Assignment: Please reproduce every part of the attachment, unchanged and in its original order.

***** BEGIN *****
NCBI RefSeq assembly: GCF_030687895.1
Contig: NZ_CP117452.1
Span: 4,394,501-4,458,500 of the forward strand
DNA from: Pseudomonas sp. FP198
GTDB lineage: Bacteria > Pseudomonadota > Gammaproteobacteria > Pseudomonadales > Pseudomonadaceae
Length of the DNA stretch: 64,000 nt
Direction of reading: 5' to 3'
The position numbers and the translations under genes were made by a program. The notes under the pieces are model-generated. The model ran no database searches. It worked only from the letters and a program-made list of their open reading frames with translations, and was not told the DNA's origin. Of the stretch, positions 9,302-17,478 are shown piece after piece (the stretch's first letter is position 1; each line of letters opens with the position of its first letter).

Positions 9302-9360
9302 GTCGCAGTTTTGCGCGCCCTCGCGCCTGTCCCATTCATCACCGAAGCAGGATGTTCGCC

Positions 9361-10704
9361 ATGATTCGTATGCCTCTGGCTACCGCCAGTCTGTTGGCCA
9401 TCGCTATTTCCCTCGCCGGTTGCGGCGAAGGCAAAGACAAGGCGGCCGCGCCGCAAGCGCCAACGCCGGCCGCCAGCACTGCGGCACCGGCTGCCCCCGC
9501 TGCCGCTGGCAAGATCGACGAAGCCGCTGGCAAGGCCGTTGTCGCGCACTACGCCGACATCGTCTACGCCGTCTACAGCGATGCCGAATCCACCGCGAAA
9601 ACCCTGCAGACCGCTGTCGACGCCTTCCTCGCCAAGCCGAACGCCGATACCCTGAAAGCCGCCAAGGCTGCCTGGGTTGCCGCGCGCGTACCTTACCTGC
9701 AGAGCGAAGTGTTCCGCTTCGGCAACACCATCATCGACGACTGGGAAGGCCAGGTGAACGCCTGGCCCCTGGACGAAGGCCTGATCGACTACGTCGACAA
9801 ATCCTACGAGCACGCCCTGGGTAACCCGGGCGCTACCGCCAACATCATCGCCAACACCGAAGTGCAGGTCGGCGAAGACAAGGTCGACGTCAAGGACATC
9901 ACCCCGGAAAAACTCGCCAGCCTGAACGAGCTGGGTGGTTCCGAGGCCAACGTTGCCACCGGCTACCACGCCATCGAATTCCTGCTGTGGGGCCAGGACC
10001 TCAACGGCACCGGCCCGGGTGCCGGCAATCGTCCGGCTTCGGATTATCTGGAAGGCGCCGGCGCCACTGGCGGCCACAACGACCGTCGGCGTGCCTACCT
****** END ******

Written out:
NCBI RefSeq assembly: GCF_030687895.1
Contig: NZ_CP117452.1
Span: 4,394,501-4,458,500 of the forward strand
DNA from: Pseudomonas sp. FP198
GTDB lineage: Bacteria > Pseudomonadota > Gammaproteobacteria > Pseudomonadales > Pseudomonadaceae
Length of the DNA stretch: 64,000 nt
Direction of reading: 5' to 3'
The position numbers and the translations under genes were made by a program. The notes under the pieces are model-generated. The model ran no database searches. It worked only from the letters and a program-made list of their open reading frames with translations, and was not told the DNA's origin. Of the stretch, positions 9,302-17,478 are shown piece after piece (the stretch's first letter is position 1; each line of letters opens with the position of its first letter).

Positions 9302-9360
9302 GTCGCAGTTTTGCGCGCCCTCGCGCCTGTCCCATTCATCACCGAAGCAGGATGTTCGCC

Positions 9361-10704
9361 ATGATTCGTATGCCTCTGGCTACCGCCAGTCTGTTGGCCA
9401 TCGCTATTTCCCTCGCCGGTTGCGGCGAAGGCAAAGACAAGGCGGCCGCGCCGCAAGCGCCAACGCCGGCCGCCAGCACTGCGGCACCGGCTGCCCCCGC
9501 TGCCGCTGGCAAGATCGACGAAGCCGCTGGCAAGGCCGTTGTCGCGCACTACGCCGACATCGTCTACGCCGTCTACAGCGATGCCGAATCCACCGCGAAA
9601 ACCCTGCAGACCGCTGTCGACGCCTTCCTCGCCAAGCCGAACGCCGATACCCTGAAAGCCGCCAAGGCTGCCTGGGTTGCCGCGCGCGTACCTTACCTGC
9701 AGAGCGAAGTGTTCCGCTTCGGCAACACCATCATCGACGACTGGGAAGGCCAGGTGAACGCCTGGCCCCTGGACGAAGGCCTGATCGACTACGTCGACAA
9801 ATCCTACGAGCACGCCCTGGGTAACCCGGGCGCTACCGCCAACATCATCGCCAACACCGAAGTGCAGGTCGGCGAAGACAAGGTCGACGTCAAGGACATC
9901 ACCCCGGAAAAACTCGCCAGCCTGAACGAGCTGGGTGGTTCCGAGGCCAACGTTGCCACCGGCTACCACGCCATCGAATTCCTGCTGTGGGGCCAGGACC
10001 TCAACGGCACCGGCCCGGGTGCCGGCAATCGTCCGGCTTCGGATTATCTGGAAGGCGCCGGCGCCACTGGCGGCCACAACGACCGTCGGCGTGCCTACCT